41 Mr S. M. Bruce, High Commissioner in London, to Mr R. G. Menzies, Prime Minister
Cablegram unnumbered LONDON, 30 July 1940, 4.27 [p.m.]
United Kingdom Food policy. My telegram 23rd July.  I have now received from Woolton 12] a considered reply  of which the following is a summary:-
'After expressing appreciation of the desire of the Commonwealth Government to adapt Australian agriculture to war needs, it is explained that the reply must be tentative owing to the danger of enemy action substantially altering the shipping position or severely damaging United Kingdom port facilities. Subject to the above qualifications Woolton then forecast food imports programme from Australia in the coming year.
Owing to the loss of source of supply [in]  Europe, dairy produce given first priority under which head the United Kingdom prepared to receive, subject to freight space being available, all eggs Australia can supply. For butter, contract arranged for 100,000 tons but this figure intended to be minimum and again subject to shipping considerations. The United Kingdom desires to import all Australia can supply. For cheese, contract under negotiation specifies 20,000 tons which is believed to be maximum quantity Australian factories can supply. Equal importance attached to dried milk, but difficult at present to specify definite quantities. It is hoped Australia will be able to supply Malaya and Hong Kong with increased quantities of full cream sweetened condensed milk.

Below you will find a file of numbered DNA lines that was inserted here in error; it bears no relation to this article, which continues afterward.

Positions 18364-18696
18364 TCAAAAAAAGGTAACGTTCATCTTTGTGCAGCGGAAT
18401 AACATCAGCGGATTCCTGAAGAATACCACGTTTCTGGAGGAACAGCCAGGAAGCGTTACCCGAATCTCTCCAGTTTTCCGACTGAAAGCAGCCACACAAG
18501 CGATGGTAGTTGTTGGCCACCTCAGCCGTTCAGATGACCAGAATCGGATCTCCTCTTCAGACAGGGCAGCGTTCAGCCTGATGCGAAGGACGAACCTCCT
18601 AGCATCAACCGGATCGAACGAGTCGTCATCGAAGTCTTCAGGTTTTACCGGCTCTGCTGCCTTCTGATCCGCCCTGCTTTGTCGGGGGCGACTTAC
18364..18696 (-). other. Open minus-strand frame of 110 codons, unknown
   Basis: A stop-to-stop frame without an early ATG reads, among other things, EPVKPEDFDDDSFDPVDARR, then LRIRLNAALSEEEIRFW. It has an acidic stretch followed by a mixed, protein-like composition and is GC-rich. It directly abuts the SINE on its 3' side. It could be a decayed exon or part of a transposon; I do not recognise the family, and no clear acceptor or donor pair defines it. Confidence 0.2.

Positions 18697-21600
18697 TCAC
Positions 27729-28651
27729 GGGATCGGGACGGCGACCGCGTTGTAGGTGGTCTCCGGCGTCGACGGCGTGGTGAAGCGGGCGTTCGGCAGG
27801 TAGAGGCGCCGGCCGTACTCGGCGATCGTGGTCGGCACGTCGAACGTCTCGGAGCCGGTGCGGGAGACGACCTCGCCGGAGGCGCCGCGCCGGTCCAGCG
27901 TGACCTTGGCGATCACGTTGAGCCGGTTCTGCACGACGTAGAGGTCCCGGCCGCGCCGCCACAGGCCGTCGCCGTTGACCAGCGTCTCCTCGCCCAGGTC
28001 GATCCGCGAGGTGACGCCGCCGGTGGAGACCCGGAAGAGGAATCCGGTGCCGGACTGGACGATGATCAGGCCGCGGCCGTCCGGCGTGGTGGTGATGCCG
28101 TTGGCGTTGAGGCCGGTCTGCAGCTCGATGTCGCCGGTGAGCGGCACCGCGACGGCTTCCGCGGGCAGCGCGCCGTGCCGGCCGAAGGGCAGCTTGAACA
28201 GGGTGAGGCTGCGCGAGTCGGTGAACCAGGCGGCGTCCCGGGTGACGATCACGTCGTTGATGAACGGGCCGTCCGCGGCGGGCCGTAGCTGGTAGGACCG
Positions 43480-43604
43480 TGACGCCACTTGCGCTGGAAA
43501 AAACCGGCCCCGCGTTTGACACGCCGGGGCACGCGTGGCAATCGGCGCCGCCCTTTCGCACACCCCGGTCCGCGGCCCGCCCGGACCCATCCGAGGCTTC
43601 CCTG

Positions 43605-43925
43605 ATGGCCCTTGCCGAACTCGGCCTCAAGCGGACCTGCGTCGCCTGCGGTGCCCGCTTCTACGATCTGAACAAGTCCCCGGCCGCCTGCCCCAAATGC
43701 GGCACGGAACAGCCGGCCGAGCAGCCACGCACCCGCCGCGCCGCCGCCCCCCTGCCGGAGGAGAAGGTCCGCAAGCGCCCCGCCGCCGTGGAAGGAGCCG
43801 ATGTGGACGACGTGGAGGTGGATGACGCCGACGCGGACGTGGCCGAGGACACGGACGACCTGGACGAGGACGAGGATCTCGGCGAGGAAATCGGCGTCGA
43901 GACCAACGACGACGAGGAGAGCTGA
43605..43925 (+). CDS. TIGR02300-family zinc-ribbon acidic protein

Regarding wheat, over 1,000,000 tons remain unshipped from purchases already made and doubtful whether it will be possible to lift more than this quantity before the middle of 1941. A reasonable estimate is that the United Kingdom will be able to import between 1,000,000 and 1,250,000 tons in twelve months ending July 1st, 194. Unless the shipping position greatly improved cannot hope to take other cereals or wheat offals.
Sugar-to ease shipping have arranged the diversion of part of Australian supplies to Canada, New Zealand. Hope that 500,000 tons may be lifted of which 300,000 tons for United Kingdom. Impossible to give dear indication regarding meat at present. Since European events dictate substantial revision of policy position will be indicated as soon as possible.
Of fruit, dried fruit accorded first grade priority. The United Kingdom still bound to buy from Turkey, but unlikely to be able to lift substantial quantities from the Mediterranean.
The Minister hopes to maintain the scale of purchase from Australia and has budgeted for 55,000 tons and hopes to take that quantity subject to unforeseeable developments. Fresh fruit has a lower priority, and only if shipping eases can imports of apples and pears be maintained although in most favourable circumstances might ship 40,000 tons. Canned fruit on lower priority than fresh.
If situation serious Ministry prepared to do without such imports on most favourable assumption that imports limited to 20,000 tons.
Wine has lowest priority since shipping cannot be made available for wine imports from any country.
No wish you should increase lard production but subject to prices prepared to take such quantities as become available. Not likely to need tallow. Rice to come forward under licence in quantities equivalent to first year of War, but reluctant to accord rice high priority. All foregoing subject not only to shipping but agreement on satisfactory prices.' Summary ends.
I have advised Woolton that I have cabled summary to you, and pending your comments do not propose to reply to points he makes.